pictured above: Bob Brhel and Gould Hoyt

Connor: How did you first find out about Paul Smith’s College?

Bob: I first heard about the school when I was a junior in high school from an upperclassmen who intended to attend Paul Smith’s. Our fathers belonged to the same rod and gun club. So we both shared that conservation background together.

Connor: How did you get involved with the draft horses at Paul Smith’s?

Bob: That didn’t happen until after I came to work for the college. Gould Hoyt had retired three years earlier, but he was still maintaining the barn and the school’s two horses, and his two-horses at the barn. I started to go down and chat with Gould and I would help with him with the barn chores. In conversation he said, “Well if you’re going to clean up after the horses you might as well learn to drive them so you have some enjoyment.” And that’s where it started, back in 1988.

C: Can you tell me more about Gould?

B: Gould was always known as the horse guy. He used the school horses in silviculture class and in introduction to forestry class. Back then the horses were used very heavily in silviculture because the kids actually managed an acre of land, and some plots were reserved for the horses. The forestry club at the time was selling balsam bows for a Jewish holiday in September, Rosh Hashanah I believe, so they used the horses to harvest the balsam. And then they would bring the balsam bows out and sell them. That was a huge money maker for the club. A lot of those proceeds went towards building the forestry cabin. Gould started working in ‘52 at the college, and in ‘56 he borrowed a horse from an employee to use in the classes. In the early 60s he convinced the school to buy their own team.

C: Where do you see the draft horses in the future?

B: Looking ahead I can see a bright future for the horses, especially if can get the sustainability major up and running to its full capacity. Especially in the sustainable agriculture class – we could use them as a practical experience in the summertime up in the garden or at the Boy Scout camp, doing various agricultural applications such as plowing, mowing, disking and so on. I also see the possibility of adding an upper level draft horse class to focus in on logging or agricultural work. There’s a big demand for training facilities for people to learn how to use horses in various aspects. I think we can tap into that market, if we’re proactive.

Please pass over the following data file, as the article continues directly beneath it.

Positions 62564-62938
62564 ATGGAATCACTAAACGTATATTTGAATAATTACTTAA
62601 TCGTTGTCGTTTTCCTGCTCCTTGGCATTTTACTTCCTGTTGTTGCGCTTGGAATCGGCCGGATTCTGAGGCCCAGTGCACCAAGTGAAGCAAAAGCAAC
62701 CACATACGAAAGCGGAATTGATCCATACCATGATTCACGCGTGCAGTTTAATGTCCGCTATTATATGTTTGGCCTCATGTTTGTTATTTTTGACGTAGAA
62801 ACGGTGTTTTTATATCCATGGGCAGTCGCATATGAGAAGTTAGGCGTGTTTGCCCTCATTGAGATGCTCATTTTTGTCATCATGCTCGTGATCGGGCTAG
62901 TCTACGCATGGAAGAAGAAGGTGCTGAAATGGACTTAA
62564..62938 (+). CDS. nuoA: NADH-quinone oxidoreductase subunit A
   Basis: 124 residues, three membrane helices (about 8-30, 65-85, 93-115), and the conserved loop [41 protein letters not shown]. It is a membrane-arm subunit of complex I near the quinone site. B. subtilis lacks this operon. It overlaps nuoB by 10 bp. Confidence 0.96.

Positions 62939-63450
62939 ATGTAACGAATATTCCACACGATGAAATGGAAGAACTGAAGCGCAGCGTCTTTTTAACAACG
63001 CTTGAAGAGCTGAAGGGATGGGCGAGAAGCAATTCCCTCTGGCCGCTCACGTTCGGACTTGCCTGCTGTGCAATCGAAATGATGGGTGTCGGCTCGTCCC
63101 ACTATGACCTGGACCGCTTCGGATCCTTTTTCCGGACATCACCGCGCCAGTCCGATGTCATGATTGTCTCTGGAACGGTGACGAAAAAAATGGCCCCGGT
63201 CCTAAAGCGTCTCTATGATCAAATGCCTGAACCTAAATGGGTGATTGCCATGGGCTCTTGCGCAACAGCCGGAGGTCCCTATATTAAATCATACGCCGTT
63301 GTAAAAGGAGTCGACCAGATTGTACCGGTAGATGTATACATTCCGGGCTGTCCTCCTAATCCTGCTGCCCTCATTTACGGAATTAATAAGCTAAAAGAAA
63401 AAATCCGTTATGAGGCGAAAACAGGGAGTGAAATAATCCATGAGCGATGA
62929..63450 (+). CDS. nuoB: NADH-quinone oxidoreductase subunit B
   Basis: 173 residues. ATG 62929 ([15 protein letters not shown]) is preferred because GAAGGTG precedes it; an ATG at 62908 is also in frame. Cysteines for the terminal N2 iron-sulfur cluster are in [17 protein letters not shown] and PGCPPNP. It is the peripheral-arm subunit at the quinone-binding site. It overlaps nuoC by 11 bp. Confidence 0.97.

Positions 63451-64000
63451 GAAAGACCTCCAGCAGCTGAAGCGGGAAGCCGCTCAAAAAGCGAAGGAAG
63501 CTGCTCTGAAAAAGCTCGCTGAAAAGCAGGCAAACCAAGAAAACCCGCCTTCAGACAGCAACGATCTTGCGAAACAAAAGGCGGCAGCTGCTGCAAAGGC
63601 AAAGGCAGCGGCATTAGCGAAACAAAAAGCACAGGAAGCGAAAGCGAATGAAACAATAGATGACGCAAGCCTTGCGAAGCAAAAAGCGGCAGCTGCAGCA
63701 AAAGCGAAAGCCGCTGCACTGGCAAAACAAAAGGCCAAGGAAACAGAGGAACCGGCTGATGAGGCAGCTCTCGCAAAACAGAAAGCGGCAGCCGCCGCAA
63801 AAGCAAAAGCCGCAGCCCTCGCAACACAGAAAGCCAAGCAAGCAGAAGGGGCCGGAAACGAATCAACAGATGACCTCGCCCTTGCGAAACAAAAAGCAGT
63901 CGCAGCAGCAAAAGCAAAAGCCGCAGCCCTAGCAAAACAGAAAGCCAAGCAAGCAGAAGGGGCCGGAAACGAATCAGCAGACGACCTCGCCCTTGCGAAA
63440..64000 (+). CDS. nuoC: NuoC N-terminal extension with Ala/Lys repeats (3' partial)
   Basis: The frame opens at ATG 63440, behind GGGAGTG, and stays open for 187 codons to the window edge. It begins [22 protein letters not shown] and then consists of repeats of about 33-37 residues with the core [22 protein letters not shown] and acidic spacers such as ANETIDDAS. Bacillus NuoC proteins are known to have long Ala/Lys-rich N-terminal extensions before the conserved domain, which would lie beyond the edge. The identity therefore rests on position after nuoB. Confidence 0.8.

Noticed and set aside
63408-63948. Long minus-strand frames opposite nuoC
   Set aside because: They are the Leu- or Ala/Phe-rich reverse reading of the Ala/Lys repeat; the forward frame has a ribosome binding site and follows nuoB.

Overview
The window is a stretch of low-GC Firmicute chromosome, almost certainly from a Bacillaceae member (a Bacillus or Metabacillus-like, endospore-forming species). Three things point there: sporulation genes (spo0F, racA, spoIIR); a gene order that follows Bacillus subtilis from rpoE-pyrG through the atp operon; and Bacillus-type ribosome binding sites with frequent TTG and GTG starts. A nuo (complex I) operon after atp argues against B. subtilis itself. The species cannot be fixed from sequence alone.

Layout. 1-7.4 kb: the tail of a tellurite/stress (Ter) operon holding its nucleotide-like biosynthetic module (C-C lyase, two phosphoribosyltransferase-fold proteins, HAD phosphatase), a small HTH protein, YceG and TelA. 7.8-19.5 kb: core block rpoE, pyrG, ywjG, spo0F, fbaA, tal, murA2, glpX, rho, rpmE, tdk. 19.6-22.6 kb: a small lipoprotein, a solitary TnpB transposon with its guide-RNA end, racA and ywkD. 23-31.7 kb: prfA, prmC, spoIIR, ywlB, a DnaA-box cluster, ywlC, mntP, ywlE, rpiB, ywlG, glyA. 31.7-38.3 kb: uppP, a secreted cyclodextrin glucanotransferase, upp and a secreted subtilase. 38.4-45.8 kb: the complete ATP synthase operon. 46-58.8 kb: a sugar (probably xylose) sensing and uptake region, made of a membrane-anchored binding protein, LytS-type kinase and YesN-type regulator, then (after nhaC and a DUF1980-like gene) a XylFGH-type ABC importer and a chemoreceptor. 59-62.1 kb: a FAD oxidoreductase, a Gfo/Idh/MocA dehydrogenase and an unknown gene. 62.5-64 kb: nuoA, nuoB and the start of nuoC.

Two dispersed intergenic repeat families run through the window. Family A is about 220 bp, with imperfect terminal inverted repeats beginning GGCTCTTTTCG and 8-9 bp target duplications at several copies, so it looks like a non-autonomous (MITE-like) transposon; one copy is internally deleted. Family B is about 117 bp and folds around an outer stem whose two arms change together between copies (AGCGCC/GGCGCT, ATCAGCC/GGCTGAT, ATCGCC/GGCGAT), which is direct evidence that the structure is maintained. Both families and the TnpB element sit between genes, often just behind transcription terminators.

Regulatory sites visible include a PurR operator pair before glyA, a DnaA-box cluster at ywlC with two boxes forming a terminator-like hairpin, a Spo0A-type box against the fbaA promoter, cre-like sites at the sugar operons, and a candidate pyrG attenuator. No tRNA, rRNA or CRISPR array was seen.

C: Could you see a draft horse minor in the future?

B: I can. The school’s trying to get away from minors. But I think the avenue might be a certificate program. There’s already a facility in Virginia called ‘Draftwood’ and they run a biological woodsmen program which certifies horse loggers. I think we could tap into that for kids in the Northeast.

C: Bob previously we’ve talked about a skidding event you went to in southern New York. Where was that again?

B: Yes – around Trumansburg.

C: Could you see student’s competing there in the future?

B: Most definitely! That was my intent – to go down and check things out, see how it was run and organized, and see if our students would have the skills necessary to compete and compete well. And by all means they could. It was a very welcoming group of people. They follow us on the draft horse Facebook page, so they knew all the activities that the kids were doing prior to me going down there. They would just love for us to go down. I’m thinking of entering the competition and offering it to any student who has driving experience and wants to participate. I also made contacts with other horse owners and they said they would let students drive their horses as well. So they could get more experience with a larger team. It was well run. I’m really excited about taking students down there next year.

C: Final question, who’s your favorite horse? Lady of Fee?

B: That’s…boy…that’s a tough question. I’m more partial to Fee but in certain situations I would pick Lady over Fee. Especially for single horse log skidding. Lady is a little more laid back, quieter. She doesn’t get as excited as Fee does when it comes being used singly. But Fee responds much better to me and she’s rock solid. She’s really the foundation of that team.

Connor Bischoff is an editor and writer for The Apollos. Check out his bio here.

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